(b) Honour School of Natural Science (Biological Sciences)

With effect from 1 October 1998 (for first examination in 1999)

In Examination Decrees, 1995, delete p. 441, l. 35 to p. 442, l. 43, and substitute:

`1. Evolution and Systematics

2.Quantitative Methods

3. Animal Biology I

4. Animal Biology II

5. Plant and Microbial Biology I

6. Plant and Microbial Biology II

7. Environmental Biology I

8. Environmental Biology II

9. Cell and Developmental Biology I

10. Cell and Developmental Biology II

11. The Biology of Animal and Plant Disease I

12. The Biology of Animal and Plant Disease II. Candidates will be required to take seven written papers as follows: Papers (1) and (2) together with three papers from the group (3), (5), (7), (9), (11) and two papers from the group (4), (6), (8), (10), (12). Candidates offering paper (4) must also offer paper (3); candidates offering paper

(6) must also offer paper (5); candidates offering paper (8) must also offer paper (7); candidates offering paper (10) must also offer paper (9); candidates offering paper

(12) must also offer paper (11). Each paper shall be of three hours' duration. Papers (3), (5), (7), (9) and (11) will examine the second year coursework. Papers (4), (6), (8), (10), and (12) will examine second and third year coursework. In all papers knowledge of first year coursework will be assumed.

Candidates will be required to offer a written report on a project in any area of biology. The project report shall be submitted on or before 12 noon on the Friday of the sixth week of the term preceding that in which the examination is held. It must be addressed to `The Clerk of the Schools, High Street, Oxford OX1 4BG, for the Chairman of Examiners for the Honour School of Natural Science (Biological Sciences)'. Each project report shall be accompanied by a certificate signed by the candidate indicating that the project report is the candidate's own work. This certificate shall be submitted separately in a sealed envelope addressed to the Chairman of Examiners. No report will be accepted if it has already been submitted, wholly or substantially, for another Honour School or degree of this University, or for a degree of any other institution.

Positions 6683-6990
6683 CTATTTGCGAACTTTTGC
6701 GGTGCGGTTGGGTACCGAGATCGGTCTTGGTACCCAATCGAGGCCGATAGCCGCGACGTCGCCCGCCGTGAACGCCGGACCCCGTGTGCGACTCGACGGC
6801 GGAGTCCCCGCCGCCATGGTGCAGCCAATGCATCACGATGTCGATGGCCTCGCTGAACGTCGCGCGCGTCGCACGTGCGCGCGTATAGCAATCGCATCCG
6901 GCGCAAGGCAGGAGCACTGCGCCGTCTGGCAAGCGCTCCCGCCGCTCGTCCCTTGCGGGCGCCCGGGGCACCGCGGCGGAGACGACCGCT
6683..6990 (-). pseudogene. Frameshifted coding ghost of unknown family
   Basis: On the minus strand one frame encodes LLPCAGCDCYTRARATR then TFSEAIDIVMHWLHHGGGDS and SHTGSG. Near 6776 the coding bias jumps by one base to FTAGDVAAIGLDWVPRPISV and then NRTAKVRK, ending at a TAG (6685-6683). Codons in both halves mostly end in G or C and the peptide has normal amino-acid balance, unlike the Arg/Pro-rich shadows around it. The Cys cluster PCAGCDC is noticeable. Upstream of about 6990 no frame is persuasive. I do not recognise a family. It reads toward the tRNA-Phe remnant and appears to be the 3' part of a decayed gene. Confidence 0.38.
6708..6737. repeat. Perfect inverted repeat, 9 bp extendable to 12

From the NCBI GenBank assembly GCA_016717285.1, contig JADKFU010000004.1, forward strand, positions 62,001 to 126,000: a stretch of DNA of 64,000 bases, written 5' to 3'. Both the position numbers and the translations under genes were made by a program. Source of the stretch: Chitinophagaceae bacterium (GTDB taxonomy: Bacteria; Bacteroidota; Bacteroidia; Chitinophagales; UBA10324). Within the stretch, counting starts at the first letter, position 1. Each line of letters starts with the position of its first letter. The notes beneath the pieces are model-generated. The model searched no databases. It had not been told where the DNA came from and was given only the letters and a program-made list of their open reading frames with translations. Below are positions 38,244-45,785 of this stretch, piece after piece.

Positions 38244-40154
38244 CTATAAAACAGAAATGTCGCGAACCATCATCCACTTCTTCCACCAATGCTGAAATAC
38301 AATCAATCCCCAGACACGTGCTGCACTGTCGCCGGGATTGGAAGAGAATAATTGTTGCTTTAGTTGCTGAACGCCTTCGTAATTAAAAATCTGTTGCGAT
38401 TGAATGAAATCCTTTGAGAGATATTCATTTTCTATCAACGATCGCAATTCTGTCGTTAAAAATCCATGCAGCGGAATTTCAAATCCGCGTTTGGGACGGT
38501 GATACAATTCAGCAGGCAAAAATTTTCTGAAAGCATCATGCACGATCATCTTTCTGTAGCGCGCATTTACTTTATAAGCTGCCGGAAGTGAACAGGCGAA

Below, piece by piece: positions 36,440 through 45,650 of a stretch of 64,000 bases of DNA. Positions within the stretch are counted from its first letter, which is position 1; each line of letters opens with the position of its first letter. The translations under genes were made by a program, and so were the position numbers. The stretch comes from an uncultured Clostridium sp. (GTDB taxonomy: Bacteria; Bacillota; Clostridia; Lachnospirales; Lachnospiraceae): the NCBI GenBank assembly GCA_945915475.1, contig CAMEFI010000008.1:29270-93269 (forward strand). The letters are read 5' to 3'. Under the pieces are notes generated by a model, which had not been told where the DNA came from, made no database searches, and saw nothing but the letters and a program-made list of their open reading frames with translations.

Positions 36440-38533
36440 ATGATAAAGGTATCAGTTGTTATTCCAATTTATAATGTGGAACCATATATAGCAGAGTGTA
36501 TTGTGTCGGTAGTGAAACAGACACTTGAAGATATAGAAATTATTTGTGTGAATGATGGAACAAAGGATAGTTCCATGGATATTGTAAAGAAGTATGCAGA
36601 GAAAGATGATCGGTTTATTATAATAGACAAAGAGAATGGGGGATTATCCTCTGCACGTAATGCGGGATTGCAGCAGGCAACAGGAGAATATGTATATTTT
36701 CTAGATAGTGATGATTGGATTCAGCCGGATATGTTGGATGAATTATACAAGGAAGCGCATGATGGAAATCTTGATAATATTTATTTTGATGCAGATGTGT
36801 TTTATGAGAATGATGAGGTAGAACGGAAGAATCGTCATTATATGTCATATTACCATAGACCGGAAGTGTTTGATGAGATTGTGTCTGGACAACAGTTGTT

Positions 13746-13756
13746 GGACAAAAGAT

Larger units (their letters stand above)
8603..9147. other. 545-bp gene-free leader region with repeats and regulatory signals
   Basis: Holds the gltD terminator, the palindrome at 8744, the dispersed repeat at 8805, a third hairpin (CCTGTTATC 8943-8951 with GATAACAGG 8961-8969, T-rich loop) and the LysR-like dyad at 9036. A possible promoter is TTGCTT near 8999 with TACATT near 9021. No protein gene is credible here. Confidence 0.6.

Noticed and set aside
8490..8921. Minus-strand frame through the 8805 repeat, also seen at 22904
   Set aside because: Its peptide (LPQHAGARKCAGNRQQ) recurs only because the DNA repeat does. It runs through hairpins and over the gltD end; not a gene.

2.Candidates shall submit notebooks containing reports, initialled by the demonstrators, of practical work completed during their course of study. These notebooks shall be available to the examiners on or before noon on Friday of the first week of the term in which the examination is held. Each notebook shall be accompanied by a sealed envelope (bearing only the candidate's examination number) containing a certificate signed by the candidate indicating that the notebook submitted is the candidate's own work. Heads of laboratories or their deputies shall make available to the examiners records showing the extent to which a candidate has attended and pursued an adequate course of practical work. The examiners shall take this evidence into consideration in determining the examination result.

3. Candidates shall be required to carry out field work and attend such vacation courses as are approved from time to time by the Sub-faculty of Biology.

4. Any candidate may be examined viva voce.

5. The examiners will not provide calculators, but will permit the use of any hand-held pocket calculator subject to the conditions set out on p. [ ].

Schedule of Subjects

1. Evolution and Systematics

Evolution as the central theme of biology. Methods and data of phylogeny reconstruction. Biogeography. Macroevolutionary change; origin of the major groups, extinction, punctuated equilibrium. Adaptation. Comparative Method. Natural selection. Units of selection. Molecular evolution. Evolution of sex. The modern synthesis.

2. Quantitative Methods

Principles and practice of the application to biology of (i) statistics and (ii) mathematical and computer modelling.

3. and 4. Animal Biology